75 countries, 200 researchers and several international and national organizations participate in the project studying the physical and mental effects of the coronavirus and the epidemiological situation on well-being. In Hungary the study is led by Dr. István Bitter, professor emeritus of Semmelweis University’s Department of Psychiatry and Psychotherapy.
While the nationwide, representative coronavirus screening programme was launched on 1st May to give an accurate picture of extent of the virus in Hungary, the Collaborative Outcomes study on Health and Functioning during Infection Times (COH-FIT) was also launched, which is an international survey focusing on the physical and mental effects of the virus on well-being. The online survey has been available since 1st May 2020 and it is also available in Hungarian.
“The online and anonymous survey takes about 30-35 minutes to complete. It is made up of three parts and questions related to demographics, exposure to the coronavirus, physical and mental well-being, social relations and activities have to be answered. The questionnaire asks about feelings, thoughts and conditions before the coronavirus and during the current situation to assess the changes the pandemic has brought into our lives.”, said Dr. István Bitter, professor emeritus of the Department of Psychiatry and Psychotherapy and leader of the project in Hungary.
The project can not only help reducing the adverse effects of the current coronavirus epidemic and help prevent such consequences in case of similar events in the future, but may provide data that could be useful in designing interventions to prevent somatic and mental health problems triggered or exacerbated by the epidemic.
“The types of events that affect many of us and increase mortality rates have serious physical and mental consequences. Earlier, in case of natural disasters it had been observed that already existing chronic illnesses and mental problems got worse in many cases, and in others such illnesses were diagnosed. This is also a rare occasion when those affected can make a statement about their own condition and the changes that have occurred in their lives and their physical and mental functioning. Healthcare workers are more affected by the epidemic and now they can anonymously make a statement of their own condition.”, said Dr. István Bitter explaining why it is so important to study this aspect of the pandemic as well.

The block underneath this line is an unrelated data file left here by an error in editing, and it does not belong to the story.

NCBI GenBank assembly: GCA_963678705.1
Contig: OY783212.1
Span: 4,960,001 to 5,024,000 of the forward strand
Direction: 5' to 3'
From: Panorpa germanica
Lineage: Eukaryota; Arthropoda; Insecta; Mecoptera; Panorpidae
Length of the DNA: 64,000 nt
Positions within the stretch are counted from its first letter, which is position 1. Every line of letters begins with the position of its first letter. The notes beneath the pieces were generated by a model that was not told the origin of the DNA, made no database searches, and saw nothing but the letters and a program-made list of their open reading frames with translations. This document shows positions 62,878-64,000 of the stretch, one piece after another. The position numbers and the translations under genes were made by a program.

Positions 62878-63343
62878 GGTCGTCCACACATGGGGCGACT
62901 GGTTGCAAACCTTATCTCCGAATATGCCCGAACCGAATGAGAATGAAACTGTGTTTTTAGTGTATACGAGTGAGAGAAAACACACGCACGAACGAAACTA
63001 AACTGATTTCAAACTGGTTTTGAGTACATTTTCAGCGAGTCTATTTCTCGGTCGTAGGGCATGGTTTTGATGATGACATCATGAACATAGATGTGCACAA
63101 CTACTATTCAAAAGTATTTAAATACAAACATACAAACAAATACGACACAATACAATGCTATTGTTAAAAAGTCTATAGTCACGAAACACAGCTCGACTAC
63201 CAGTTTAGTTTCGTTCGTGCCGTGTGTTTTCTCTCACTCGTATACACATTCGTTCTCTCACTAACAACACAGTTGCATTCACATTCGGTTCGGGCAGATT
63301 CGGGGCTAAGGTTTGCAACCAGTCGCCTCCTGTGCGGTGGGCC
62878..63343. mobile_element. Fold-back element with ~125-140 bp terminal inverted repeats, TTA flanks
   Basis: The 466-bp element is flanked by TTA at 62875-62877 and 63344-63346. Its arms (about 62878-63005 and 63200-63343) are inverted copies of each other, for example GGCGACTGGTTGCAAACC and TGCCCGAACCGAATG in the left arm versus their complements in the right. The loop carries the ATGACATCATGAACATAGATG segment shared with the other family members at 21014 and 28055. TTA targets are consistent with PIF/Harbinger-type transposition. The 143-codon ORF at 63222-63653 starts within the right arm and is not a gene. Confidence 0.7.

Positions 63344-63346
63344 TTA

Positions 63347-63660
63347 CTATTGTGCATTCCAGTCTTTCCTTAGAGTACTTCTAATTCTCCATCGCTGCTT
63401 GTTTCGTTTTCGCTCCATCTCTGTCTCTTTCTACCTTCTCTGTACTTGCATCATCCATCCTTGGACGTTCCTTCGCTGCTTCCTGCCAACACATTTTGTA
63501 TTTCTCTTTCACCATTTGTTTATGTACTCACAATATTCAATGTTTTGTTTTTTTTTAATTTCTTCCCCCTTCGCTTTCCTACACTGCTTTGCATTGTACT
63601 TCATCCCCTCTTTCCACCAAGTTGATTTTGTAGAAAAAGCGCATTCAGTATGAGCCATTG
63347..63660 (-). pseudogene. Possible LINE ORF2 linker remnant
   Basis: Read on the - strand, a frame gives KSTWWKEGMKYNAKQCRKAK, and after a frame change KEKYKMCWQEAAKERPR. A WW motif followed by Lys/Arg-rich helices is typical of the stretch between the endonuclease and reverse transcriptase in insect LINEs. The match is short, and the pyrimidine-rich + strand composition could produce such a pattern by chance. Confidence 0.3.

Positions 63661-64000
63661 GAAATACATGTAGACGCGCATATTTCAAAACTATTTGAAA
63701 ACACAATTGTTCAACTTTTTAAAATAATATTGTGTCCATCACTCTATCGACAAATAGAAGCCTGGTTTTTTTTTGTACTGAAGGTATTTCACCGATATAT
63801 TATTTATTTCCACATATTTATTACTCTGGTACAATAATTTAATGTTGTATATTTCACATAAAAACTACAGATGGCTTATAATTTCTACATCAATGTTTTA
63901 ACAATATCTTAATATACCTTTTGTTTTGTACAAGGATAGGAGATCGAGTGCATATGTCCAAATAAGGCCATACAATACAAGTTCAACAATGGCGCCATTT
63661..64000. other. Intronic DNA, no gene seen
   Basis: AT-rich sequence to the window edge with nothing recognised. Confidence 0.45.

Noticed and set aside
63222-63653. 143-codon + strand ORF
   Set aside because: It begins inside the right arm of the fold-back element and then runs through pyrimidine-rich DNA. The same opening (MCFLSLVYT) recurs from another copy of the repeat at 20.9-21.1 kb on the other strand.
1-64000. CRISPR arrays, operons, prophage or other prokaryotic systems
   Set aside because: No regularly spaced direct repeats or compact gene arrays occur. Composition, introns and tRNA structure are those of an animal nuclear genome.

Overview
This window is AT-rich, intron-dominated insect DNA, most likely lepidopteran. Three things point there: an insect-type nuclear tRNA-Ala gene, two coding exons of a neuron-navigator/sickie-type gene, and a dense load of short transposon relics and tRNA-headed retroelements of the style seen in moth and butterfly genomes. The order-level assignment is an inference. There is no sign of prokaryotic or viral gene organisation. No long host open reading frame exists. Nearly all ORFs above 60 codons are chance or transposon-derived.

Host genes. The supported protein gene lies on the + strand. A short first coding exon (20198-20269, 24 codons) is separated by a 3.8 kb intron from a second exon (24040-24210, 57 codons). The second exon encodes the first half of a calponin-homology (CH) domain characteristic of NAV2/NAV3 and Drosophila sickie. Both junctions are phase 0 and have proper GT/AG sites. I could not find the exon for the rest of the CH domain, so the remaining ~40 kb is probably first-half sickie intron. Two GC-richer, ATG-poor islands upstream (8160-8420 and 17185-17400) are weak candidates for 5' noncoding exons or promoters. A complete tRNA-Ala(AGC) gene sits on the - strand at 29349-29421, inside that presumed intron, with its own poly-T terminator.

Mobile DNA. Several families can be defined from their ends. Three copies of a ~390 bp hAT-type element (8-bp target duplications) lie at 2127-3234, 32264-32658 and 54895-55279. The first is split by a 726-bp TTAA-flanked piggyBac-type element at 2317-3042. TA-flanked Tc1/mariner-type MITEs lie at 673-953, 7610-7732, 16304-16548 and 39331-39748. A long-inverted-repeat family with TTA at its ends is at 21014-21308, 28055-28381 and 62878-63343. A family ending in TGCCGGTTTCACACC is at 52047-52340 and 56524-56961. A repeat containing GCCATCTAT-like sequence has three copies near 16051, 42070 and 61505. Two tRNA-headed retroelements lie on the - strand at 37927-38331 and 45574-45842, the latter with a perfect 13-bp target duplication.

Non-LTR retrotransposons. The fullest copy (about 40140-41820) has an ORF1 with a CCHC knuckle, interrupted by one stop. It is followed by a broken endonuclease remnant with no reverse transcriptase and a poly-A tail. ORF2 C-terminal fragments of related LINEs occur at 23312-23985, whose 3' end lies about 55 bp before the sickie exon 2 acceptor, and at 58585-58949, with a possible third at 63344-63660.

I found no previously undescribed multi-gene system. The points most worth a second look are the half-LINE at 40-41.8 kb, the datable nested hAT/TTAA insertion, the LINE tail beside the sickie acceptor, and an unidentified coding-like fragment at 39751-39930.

According to Dr. István Bitter not only the number of respondents is important, but the time when the questionnaire is filled out: it is essential to have as many people answer the questions as soon as possible. COH-FIT assess the conditions before the restrictions by asking about characteristics that were present two weeks earlier. However, restrictions are lifted at different times in the capital city and in the countryside, so it is possible that by the time the survey reaches people, the questions related to the previous two weeks will no longer reflect the conditions before the restriction was lifted.
“The more people take part in the survey, the better we can be prepared to prevent and fight the adverse effects of the epidemic on mental and physical health.”, he said.
The COH-FIT project involves 200 researchers and several international and national organizations. Sponsors include the Zucker School of Medicine at Hofstra/Northwell (New York, NY, USA), the Feinstein Institute for Medical Research (New York, NY, USA), the Department of Neurosciences at the University of Padua and the Preventing Mental Disorders and Mental Health Promotion (PMD-MHP) Network Group of the European College of Neuropsychopharmacology (ECNP). Over 9,600 participants from 75 countries have taken the survey so far.
Photo: Attila Kovács – Semmelweis University; COH-FIT
Translation: Ágnes Raubinek